Graft versus Host Disease

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A complication that may arise following a stem cell or bone marrow transplant which occurs due to the donor cells recognising the hosts bodily cells as foreign and proceeding to attack the recipients bodily cells. In order to limit the chances of GVHD (Graft versus Host Disease) occuring patients will be tested before the transplant to determine how close the match is between the donor and the recipients cells. A closer match between the donor and recipient will mean that GHVD is less likely to occur in the recipient and if it does then the symptoms will be less severe.

The chances of getting GVHD (and the severity of it) vary depending on the relation between the donor and the recipient. In cases where the recipient is also the donor (autologous transplant) there is no chance of the patient getting GVHD. In cases when the donor is the identical twin of the recipient the chances of aquiring GVHD are extremely low. If the donor and the recipient are related then the chance of getting GVHD lies between 30 - 40%. Whereas if the donor and recipient are not related then the chances of GVHD occuring is between 60 - 80%.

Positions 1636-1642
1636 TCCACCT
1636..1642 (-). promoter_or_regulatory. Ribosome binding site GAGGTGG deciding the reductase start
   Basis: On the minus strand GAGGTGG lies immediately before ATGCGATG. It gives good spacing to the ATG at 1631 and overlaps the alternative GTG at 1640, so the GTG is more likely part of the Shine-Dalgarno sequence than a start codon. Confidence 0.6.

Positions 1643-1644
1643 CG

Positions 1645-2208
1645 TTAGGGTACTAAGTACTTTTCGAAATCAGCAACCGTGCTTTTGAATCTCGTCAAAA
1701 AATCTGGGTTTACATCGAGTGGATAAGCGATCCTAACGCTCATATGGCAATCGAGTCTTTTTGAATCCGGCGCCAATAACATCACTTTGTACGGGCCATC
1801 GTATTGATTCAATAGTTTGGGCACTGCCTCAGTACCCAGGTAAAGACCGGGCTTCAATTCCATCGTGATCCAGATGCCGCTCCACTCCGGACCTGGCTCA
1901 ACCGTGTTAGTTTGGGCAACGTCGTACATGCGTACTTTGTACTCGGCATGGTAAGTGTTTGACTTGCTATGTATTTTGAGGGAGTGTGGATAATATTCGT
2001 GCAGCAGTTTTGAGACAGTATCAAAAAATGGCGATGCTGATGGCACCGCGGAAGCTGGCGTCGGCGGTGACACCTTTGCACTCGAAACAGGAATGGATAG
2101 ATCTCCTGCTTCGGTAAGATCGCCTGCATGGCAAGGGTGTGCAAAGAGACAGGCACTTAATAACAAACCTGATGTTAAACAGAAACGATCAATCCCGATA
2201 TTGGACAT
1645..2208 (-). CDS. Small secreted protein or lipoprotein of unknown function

Usually GVHD will either appear in a patient in one of two forms:

The severity of GVHD largely depends upon how closely matched the donor cells/tissue is to the recipients cells/tissue. The symptoms of GVHD can vary from mild symptoms (such as dryness of the mouth) to much more severe symptoms (recipient bodily organ damage). When testing for GVHD a range of lab and imaging tests are available and a biopsy may also be performed to confirm the diagnosis. In order to prevent the recipeint developing GVHD (or lower the severity) the patient may be placed on immunosuppressant drugs. The patient will continue to take the medication until they are deemed to be no longer at risk of GVHD, however this can be problematic due to the side effects of taking immunosuppressant medication [1].

References

  1. http://www.ncbi.nlm.nih.gov/pubmedhealth/PMH0002286/
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